Nudism, also called naturism, the practice of going without clothes, generally for reasons of health or comfort. Nudism is a social practice in which the sexes interact freely but commonly without engaging in sexual activities.
Source: Encyclopædia Britannica Online.
Whether you are new to nudism and keen to learn more about the culture or someone thinking about giving it a go but still looking for a bit more information before making your decision, this article series is being written with you in mind.
Each week until the series is completed a new article focusing on a different aspect of nudism will be published. Reading this series will allow you to learn what authentic nudism is all about, how to become a nudist if you haven’t already, what to expect when interacting with other nudists, and just as importantly what they will expect from you. You will learn where to go to meet and socialize with other nudists, be exposed to the basic rules of etiquette observed in social nudity settings, and receive tips that will help you enter the nudist lifestyle with confidence.
The information presented in this series will be factual, not just based just on personal opinions or perspectives. Rest assured that this series is not my personal interpretation of nudism. Along with some information based on relevant personal experiences and observations there will also be plenty of information included that has been gleaned from other authoritative sources. While there is plenty of room in nudist culture for individual expression, authentic nudism requires adherence to some foundational philosophies and ethical considerations that have under-girded the culture since the movement began.
Unfortunately there are today individuals and groups that identify as nudists who actively seek to pervert nudism by representing the lifestyle as something it is not and never has been. They do so in the interest of furthering their own personal agendas. Mastering the basic foundational philosophies and ethical truths of historical, traditional nudism will prepare you to identify these individuals and groups and avoid them if traditional nudism is what you are interested in experiencing. Let’s begin.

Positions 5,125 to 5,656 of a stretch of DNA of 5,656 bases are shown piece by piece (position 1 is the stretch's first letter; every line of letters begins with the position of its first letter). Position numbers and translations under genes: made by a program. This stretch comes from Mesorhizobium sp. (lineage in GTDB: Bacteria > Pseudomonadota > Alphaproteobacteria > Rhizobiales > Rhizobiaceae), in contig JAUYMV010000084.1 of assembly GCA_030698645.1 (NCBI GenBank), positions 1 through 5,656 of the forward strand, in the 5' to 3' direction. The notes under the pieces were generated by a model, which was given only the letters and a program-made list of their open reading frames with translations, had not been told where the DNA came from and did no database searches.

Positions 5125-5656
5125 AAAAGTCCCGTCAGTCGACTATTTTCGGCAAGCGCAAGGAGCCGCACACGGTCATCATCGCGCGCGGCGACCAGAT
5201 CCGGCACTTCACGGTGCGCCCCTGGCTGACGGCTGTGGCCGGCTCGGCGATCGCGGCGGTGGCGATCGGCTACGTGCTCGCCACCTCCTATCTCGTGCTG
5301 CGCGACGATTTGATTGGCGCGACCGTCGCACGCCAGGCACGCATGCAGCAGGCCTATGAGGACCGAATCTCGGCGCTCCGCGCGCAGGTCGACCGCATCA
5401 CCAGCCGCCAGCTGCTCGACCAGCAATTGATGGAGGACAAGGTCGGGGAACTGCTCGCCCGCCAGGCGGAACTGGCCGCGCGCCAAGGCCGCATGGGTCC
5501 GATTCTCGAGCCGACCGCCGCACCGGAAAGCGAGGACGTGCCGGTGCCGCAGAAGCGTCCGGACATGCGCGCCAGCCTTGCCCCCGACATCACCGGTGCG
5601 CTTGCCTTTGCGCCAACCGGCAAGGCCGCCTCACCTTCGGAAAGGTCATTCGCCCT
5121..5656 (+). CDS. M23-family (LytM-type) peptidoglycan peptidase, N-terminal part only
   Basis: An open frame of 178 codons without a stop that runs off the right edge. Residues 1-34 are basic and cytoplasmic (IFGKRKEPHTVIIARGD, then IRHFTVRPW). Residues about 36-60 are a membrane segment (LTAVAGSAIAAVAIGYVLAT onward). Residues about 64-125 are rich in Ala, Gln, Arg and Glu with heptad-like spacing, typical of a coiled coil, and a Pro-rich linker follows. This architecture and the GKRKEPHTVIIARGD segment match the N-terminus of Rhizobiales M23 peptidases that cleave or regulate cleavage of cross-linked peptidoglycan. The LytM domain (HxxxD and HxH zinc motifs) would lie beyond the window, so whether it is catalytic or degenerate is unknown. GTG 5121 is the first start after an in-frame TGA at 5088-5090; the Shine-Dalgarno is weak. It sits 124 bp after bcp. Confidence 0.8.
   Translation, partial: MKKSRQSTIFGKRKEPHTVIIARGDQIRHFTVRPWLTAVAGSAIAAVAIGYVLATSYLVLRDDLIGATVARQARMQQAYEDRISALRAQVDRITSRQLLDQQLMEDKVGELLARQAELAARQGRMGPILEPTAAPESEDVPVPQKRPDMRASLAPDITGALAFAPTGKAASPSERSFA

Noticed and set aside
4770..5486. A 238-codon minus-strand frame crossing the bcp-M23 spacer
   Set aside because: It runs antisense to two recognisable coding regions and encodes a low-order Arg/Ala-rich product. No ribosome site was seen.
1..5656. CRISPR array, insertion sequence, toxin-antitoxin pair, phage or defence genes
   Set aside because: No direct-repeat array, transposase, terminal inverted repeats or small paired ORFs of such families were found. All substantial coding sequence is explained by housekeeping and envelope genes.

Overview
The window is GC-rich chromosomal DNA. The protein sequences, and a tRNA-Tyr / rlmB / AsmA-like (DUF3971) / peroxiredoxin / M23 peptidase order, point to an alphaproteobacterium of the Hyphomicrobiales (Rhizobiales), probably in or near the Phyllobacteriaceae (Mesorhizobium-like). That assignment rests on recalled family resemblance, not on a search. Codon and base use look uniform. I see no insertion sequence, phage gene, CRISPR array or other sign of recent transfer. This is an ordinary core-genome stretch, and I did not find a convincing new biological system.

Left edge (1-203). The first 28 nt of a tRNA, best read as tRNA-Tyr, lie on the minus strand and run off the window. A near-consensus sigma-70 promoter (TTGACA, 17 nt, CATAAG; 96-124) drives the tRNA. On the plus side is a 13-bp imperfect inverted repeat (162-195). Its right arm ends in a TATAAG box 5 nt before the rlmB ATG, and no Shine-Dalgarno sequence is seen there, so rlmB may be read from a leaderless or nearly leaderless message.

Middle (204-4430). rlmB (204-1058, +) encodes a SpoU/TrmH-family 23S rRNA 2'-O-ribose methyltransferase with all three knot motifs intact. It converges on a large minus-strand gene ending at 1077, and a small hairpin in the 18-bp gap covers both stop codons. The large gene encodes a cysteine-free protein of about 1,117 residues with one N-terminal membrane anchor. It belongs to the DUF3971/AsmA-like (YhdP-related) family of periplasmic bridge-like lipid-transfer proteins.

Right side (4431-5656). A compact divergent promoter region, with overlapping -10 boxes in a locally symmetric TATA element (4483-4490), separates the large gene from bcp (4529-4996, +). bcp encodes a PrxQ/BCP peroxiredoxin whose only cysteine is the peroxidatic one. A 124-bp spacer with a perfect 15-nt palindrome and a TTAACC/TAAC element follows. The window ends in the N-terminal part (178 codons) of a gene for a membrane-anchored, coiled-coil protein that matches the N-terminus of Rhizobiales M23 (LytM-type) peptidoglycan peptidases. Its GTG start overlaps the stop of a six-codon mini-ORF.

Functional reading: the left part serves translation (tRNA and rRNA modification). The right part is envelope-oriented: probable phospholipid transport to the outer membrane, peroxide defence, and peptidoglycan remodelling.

Just what is nudism? In answering that question the definition printed at the beginning from Encyclopædia Britannica Online is a good place to start.
Nudism (or naturism as some prefer to call it) succinctly put is the practice of going without clothing – going nude. There is however a lot more to being a nudist than simply taking your clothes off either on your own or in a social setting. Before getting into that let’s first clear up any confusion that might exist with respect to the terms “nudist” and “naturist.”
Naturist (and naturism in reference to the nudist lifestyle) is the preferred term in many European countries, Canada, Australia, New Zealand, and some other places. Generally the term is preferred because “nudist” has a rather negative connotation in those locales. Some in the U.S. also prefer the label naturist over nudist either for similar reasons or because their practice of the nude lifestyle is more aligned with natural settings than with visiting nudist clubs or resorts. But for all intents and purposes, in this country the terms are interchangeable and mean the same thing. Those living a nude lifestyle then should feel free to adopt whichever label suits them if they prefer any label at all.
While it’s true that the practice of going nude has been around as long as humans have existed, nudism really refers to the practice of going nude since the time that wearing clothes became a social norm. Contemporary nudism has its roots in the early 20th century health, fitness, and natural living movements in Germany and nudism was brought to America in the late 1920s by German immigrants who had been introduced to it in their home country.
Being naked is simply the state of being unclothed while being nude is as much a state of mind as a state of being. We can now build on the basic Encyclopædia Britannica Online definition for nudism. Since most of us in the Western world were conditioned from childhood to believe the naked body is something shameful, there are still a good many people that nudists refer to as “textiles” (non-nudists) who find exposure to the nudity of others very disconcerting to say the least.